Articulight helps to light up Chevy icon Times Square billboard

Dec. 17, 2008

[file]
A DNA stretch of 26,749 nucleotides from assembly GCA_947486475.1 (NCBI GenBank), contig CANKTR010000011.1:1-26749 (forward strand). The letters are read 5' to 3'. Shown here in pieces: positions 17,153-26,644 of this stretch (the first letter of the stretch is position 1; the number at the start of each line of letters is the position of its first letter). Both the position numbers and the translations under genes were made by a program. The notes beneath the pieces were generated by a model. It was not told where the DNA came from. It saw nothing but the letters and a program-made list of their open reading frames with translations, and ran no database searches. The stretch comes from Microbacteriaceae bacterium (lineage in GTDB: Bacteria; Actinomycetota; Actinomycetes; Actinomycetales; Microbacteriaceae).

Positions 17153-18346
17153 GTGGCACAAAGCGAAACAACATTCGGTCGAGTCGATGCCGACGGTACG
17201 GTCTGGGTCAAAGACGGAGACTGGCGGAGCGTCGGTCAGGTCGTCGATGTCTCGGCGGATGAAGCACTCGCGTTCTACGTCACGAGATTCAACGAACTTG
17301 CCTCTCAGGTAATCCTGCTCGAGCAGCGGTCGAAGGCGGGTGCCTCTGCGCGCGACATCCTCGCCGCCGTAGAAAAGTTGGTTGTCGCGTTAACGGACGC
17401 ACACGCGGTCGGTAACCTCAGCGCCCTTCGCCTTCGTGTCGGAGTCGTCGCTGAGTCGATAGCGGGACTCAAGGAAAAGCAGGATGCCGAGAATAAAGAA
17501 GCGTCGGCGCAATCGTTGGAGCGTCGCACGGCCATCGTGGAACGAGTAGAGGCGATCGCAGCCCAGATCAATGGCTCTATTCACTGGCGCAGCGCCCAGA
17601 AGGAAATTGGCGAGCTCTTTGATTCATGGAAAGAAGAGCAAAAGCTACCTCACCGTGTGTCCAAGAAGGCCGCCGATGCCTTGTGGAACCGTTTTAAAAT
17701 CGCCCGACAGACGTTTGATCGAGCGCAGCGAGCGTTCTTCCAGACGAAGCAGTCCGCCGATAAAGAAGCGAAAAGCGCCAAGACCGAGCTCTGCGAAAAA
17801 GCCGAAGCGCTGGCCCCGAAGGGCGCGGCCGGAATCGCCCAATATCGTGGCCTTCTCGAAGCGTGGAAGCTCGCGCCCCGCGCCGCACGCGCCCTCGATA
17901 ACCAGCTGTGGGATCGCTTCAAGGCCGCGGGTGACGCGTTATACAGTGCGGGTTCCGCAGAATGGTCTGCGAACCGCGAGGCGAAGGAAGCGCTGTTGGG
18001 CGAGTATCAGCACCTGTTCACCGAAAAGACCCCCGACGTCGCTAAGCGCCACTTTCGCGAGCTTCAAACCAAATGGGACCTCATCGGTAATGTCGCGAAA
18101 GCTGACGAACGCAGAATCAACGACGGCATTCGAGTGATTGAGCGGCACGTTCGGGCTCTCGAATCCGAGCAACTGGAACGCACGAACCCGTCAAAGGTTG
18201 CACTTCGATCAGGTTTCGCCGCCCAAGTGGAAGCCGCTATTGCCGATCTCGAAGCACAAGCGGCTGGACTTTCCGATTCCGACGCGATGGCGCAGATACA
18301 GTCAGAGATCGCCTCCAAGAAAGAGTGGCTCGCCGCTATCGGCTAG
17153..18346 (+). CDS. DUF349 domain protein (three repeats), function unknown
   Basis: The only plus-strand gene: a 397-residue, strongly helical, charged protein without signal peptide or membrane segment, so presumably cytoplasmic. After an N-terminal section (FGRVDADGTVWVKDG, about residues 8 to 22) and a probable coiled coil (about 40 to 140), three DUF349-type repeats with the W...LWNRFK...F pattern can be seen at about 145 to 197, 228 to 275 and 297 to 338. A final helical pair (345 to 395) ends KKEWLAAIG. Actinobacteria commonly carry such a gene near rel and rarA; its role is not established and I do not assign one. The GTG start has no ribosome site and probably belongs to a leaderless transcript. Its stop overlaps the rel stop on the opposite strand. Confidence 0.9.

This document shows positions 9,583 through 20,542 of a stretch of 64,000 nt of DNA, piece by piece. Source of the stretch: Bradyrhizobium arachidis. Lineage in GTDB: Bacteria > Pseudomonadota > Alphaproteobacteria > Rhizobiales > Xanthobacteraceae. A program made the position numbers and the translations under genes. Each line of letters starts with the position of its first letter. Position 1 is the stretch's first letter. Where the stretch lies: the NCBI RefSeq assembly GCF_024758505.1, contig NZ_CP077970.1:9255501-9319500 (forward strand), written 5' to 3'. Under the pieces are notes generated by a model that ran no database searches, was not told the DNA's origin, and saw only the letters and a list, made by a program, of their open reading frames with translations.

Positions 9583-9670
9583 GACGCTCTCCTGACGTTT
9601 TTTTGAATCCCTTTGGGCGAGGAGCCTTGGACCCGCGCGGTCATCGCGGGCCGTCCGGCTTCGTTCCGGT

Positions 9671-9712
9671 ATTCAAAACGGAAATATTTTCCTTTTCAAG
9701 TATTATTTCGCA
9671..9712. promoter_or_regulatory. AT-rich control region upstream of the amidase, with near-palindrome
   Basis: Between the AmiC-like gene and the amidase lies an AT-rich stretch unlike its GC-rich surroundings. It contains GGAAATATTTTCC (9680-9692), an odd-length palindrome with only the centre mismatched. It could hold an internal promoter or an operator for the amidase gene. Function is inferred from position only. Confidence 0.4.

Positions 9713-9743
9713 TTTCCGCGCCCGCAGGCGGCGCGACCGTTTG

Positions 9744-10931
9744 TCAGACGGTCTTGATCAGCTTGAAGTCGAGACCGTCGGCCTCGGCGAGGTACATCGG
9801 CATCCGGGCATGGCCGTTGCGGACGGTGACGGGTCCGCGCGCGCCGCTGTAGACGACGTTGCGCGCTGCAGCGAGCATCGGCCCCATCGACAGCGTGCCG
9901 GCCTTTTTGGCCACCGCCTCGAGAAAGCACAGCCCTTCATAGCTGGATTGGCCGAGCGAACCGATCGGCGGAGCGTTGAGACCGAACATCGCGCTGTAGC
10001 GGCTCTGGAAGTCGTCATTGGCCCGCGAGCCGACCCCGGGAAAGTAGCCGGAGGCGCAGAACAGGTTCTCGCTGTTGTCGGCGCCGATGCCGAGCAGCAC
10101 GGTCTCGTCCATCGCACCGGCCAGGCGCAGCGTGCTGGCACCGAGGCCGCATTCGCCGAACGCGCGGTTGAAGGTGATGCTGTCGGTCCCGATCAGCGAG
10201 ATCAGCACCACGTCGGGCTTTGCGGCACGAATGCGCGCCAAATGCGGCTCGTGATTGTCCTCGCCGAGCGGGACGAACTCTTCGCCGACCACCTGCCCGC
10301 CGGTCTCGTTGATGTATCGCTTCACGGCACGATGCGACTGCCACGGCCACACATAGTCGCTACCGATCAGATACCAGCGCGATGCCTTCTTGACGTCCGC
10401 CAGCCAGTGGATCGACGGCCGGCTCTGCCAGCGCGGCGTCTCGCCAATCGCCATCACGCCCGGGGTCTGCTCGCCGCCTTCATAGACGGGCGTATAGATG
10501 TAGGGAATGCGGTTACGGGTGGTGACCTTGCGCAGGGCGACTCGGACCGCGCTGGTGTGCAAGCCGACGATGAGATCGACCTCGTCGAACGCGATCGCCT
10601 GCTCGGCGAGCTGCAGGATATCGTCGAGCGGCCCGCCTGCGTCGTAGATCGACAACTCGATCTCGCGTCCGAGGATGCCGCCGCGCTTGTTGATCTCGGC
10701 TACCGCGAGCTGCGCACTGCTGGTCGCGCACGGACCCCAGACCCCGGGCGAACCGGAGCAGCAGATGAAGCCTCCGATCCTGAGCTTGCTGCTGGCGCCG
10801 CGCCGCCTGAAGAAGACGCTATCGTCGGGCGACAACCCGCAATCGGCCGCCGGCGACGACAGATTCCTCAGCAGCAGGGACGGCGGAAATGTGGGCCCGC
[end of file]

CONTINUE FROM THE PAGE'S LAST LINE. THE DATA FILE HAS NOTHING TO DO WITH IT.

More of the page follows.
Date Announced: 17 Dec 2008 Chevy has introduced a new 61 x 40 foot (18 x 12 meter) icon billboard on one of the most prominent city corners in the world - One Times Square in New York City -- at the junction of Broadway and 7th Avenue. Articulight Inc. helped in the process by providing LED fixtures.In the beginning, Fisher Theatrical was contracted to program the LED fixtures on the billboard, which was built by the entertainment division of Oceaneering International. The challenge was how to program the lighting from a distance to allow visibility of what they were doing.Kevin Moore, VP and owner of Fisher Theatrical, explained the initial challenge: "Working in one of most populous areas and most congested RF environments in the world can be a challenge for any wireless technology. But when you have hundreds of channels of real-time data that has to be communicated reliably in all weather conditions from over 2 blocks away, suddenly the challenge starts to look more like a nightmare! “We recognized early on that programming for the Chevy Icon was going to be difficult. We would have to lock the console operator in a closet at One Times Square with no sight line to what they were programming and then establish communications from the designer to the programmer, which of course would raise security concerns and access limitations to the building."The design team at Fisher Theatrical designed the layout of the fixtures and made recommendations to purchase Martin Architectural Units. They installed an ETC Sensor rack. Then Kacey Fisher, president and owner of Fisher Theatrical, did the pre-programming of the ETC Congo Console and downloaded the looks to an Alcorn McBride Show Control Unit."To send the signal, the team recommended W-DMX by Wireless Solution. They tested the W-DMX in their parking lot ahead of time, which spanned the distance they were going to have to cover in New York to be sure it would work. An IP65 rated W-DMX receiver and directional antenna system were installed to complete the setup.Onsite programming was provided by Moore, who set up the console and did the initial DMX testing and programming and also made sure the W-DMX was working properly. Programming was done from the Marriott Marquis with a line of sight hotel room on the 42nd floor. Fixtures used to light the billboard include 18 Articulight Spectacolour 600 LED RGBs, 6 Articulight Spectacolour 1200 LED RGBs, 5 Articulight Spectacolour 1800 LED RGBs, 6 Martin Architectural Exterior 600 Projectors, 48 Permlight ENBS LED Floods, 6 Articulight Aqua HP LED RGBs, 6 Articulight UV Pars, 1 Articulight Quazar Strobe, and 3 rope lights."As soon as we had the directional antenna properly aimed toward the other end, the two ends immediately synced up and we had rock solid DMX," Moore said. "We put a Lil' DMXter DMX analyzer on the receiving end and ran the link through its paces. Everything was totally rock solid. No dropped frames of DMX, very low jitter. No errors. It was as good or better than a hardwired run of cable. "For the rest of our weeks of programming in New York, we worked through all of the issues inherent in trying to get a complex rig of color-changing LED and conventional fixtures 26 stories high in the air on the side of a building all communicating and addressed correctly, but throughout our time there we never did run into an issue of getting DMX from our Congo in the hotel on the 42nd floor down to the 26th floor billboard over 2 blocks away," Moore concluded.

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